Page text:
The primary symptoms of asthma are regular coughing (especially at night), shortness of breath, wheezing (a whistling sound when your child exhales), and chest tightness. Not all children who have some or even all of these symptoms have or will develop asthma. In fact, as many as half of children have at least one episode of wheezing before age three, yet only 15 to 20 percent of these kids go on to have lifelong asthma.
Indicators that a child may develop asthma are:
- Allergic rhinitis: sneezing and runny nose triggered by pollen, pets or other allergens.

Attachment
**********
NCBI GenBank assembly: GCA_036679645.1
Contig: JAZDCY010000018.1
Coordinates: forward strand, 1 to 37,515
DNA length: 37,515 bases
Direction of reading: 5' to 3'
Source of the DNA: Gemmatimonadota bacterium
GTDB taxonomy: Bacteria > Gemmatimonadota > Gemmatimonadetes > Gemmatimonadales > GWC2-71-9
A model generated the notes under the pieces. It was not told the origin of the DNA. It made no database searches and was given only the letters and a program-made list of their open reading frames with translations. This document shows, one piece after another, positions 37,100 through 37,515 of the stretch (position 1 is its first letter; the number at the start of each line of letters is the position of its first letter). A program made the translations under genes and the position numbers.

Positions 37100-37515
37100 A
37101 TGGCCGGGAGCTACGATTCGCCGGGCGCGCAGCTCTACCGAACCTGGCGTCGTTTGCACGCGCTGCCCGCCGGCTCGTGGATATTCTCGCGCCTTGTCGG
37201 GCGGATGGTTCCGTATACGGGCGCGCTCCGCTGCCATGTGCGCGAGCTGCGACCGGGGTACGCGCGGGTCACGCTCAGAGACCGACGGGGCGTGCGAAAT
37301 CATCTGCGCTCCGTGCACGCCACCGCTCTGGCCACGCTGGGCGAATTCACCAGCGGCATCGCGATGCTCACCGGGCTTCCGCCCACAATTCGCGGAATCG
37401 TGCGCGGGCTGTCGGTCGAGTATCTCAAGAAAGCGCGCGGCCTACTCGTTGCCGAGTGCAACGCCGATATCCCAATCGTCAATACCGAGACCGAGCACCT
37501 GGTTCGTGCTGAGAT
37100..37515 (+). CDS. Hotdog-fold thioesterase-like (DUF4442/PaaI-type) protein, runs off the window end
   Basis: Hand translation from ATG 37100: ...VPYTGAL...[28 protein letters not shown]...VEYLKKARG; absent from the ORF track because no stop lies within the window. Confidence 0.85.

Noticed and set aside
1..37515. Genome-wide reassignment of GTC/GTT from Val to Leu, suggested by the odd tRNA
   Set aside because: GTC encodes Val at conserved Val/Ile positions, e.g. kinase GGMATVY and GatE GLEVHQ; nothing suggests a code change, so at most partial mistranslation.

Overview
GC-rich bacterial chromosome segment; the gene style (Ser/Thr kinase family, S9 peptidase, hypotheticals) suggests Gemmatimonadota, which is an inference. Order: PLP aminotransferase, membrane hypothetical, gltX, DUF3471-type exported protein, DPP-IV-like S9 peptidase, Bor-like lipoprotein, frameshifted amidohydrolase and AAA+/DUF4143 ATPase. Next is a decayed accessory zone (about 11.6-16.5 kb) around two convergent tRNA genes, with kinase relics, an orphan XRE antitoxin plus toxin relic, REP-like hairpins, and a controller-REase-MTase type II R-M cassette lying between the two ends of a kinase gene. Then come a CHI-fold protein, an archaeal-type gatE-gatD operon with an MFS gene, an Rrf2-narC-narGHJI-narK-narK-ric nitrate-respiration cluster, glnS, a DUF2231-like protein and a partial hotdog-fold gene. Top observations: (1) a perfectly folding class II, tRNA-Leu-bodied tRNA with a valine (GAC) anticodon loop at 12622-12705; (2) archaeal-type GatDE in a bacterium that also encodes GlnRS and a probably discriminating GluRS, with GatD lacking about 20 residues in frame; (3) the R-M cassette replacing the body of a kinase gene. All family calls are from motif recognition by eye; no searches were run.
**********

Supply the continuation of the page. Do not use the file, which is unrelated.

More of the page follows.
- Atopic dermatitis: allergic rashes (usually viral) and dry skin, particularly eczema.
- Frequent respiratory infections: ask your pediatrician if your child gets infections like bronchitis more often than her peers
- A family history of asthma and allergies
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